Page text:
Finally, as students reach Primary 6, they should have a solid grasp of the English language phonetic and phonemic structure, as well as the skills to decode and spell words automatically. At this stage, the OG method helps students apply their knowledge to more advanced literacy tasks. Students are taught to use their understanding of phonics rules to approach new and unfamiliar words, enhancing their reading fluency and comprehension.
The OG method is unique in its emphasis on individualized, direct instruction, which is driven by the student’s specific needs and progress. By moving from simple to complex concepts and incorporating multisensory techniques, it supports students as they develop their phonics skills from Primary 1 to Primary 6, and it equips them with the tools they need to be successful, independent readers. It is an approach that requires trained educators who are equipped to modify and adapt the method according to the student’s learning needs and progress. The method also encourages constant revision to ensure concepts are fully grasped before new ones are introduced.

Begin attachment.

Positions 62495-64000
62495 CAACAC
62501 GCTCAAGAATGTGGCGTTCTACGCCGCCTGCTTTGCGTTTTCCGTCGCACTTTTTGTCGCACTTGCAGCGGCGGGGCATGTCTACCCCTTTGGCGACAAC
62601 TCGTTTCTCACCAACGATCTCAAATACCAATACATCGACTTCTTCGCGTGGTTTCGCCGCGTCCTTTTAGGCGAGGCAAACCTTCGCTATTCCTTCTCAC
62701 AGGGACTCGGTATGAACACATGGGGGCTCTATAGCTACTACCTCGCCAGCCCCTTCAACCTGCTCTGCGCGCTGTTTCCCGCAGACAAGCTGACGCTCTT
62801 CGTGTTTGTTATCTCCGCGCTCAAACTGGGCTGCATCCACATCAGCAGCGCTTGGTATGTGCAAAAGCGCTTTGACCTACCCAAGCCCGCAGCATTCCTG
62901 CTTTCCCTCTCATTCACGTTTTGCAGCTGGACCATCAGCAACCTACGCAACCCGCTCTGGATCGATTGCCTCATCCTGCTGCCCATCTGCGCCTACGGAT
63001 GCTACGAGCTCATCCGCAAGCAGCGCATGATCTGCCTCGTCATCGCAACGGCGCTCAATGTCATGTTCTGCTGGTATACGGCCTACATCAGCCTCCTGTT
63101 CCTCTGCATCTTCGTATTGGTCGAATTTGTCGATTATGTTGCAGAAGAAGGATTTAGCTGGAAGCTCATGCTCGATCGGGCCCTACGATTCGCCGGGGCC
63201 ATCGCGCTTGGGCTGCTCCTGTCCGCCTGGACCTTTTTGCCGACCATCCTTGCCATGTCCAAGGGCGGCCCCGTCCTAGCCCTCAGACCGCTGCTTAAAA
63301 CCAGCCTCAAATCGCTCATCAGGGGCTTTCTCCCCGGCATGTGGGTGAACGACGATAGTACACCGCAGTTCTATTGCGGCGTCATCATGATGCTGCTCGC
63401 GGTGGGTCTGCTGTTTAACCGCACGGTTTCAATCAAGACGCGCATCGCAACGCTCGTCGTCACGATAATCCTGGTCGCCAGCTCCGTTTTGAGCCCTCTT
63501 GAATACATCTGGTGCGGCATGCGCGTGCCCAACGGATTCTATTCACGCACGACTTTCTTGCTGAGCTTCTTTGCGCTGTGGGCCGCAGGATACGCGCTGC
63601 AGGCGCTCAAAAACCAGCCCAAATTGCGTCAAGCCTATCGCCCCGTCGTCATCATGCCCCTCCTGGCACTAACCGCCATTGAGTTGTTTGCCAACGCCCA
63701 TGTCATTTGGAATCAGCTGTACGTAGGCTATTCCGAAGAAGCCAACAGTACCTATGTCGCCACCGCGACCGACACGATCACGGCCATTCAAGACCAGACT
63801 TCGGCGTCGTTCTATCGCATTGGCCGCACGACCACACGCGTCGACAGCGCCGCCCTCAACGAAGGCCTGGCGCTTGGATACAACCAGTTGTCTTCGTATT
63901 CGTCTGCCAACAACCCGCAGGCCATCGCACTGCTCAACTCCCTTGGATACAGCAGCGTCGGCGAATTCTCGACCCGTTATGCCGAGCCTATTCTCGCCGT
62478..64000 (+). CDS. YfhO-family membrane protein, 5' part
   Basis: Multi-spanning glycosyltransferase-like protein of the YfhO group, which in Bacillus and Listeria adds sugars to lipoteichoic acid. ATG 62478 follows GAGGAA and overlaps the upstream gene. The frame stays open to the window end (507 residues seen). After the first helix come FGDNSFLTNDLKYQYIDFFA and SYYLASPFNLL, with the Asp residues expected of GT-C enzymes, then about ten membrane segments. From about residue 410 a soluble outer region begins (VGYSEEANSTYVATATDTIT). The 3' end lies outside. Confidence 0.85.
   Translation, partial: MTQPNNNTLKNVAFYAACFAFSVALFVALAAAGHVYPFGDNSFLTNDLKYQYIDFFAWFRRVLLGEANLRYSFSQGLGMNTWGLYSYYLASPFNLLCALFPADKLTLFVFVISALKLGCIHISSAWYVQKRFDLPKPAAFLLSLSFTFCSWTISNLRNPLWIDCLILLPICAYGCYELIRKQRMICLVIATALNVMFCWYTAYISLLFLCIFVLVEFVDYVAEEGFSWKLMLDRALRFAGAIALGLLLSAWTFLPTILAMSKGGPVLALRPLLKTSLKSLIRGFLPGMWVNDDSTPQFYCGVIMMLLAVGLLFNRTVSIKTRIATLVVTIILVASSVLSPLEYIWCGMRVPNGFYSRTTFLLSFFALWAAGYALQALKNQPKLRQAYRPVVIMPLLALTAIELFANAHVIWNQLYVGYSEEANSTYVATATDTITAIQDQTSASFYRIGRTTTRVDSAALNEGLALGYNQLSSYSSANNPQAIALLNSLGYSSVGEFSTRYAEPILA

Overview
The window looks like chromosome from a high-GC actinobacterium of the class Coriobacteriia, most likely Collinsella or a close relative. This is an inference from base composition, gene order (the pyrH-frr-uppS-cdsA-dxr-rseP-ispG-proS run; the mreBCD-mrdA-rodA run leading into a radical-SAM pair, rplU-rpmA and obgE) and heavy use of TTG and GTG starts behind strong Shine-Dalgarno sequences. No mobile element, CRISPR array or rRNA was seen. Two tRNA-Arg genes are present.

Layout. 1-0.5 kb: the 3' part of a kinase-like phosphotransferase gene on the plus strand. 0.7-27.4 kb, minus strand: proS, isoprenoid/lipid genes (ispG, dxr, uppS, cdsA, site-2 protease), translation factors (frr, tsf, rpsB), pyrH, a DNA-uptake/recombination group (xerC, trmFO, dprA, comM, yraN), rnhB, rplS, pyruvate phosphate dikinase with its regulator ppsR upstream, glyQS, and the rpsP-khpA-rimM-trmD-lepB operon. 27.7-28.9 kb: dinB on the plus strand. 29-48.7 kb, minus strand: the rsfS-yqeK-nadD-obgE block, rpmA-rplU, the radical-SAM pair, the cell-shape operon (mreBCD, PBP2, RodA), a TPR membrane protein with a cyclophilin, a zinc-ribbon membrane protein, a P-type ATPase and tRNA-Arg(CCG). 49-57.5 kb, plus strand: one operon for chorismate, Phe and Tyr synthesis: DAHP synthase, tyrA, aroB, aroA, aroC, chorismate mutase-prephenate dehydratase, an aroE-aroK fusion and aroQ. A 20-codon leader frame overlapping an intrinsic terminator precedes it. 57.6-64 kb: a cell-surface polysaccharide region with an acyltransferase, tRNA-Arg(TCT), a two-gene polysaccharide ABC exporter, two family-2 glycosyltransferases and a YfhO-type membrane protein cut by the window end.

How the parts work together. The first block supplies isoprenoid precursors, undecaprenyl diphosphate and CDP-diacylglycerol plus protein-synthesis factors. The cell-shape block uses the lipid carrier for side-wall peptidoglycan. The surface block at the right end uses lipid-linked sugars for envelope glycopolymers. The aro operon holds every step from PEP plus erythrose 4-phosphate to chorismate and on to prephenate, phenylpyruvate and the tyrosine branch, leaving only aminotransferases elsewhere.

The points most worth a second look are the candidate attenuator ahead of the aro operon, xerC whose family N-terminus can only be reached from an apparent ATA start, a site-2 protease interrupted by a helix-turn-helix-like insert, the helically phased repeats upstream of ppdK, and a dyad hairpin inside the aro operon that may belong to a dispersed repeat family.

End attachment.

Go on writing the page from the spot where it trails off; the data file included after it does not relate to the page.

In summary, the OG method is a student-centered, evidence-based approach to phonics instruction that can support student growth throughout the primary years. It provides a framework that allows teachers to meet students where they are, helping them to build strong, foundational literacy skills while also preparing them for more advanced language tasks.
In conclusion, the Orton-Gillingham method has many strengths, particularly for struggling readers. However, the journey from Primary 1 to Primary 6 is a long one, and it’s essential to adapt and explore a combination of methods to best support each child’s unique learning journey. Phonics instruction isn’t a one-size-fits-all solution, and the best educators will be those who are equipped with an array of strategies and methods to cater to the diverse learning needs of their students.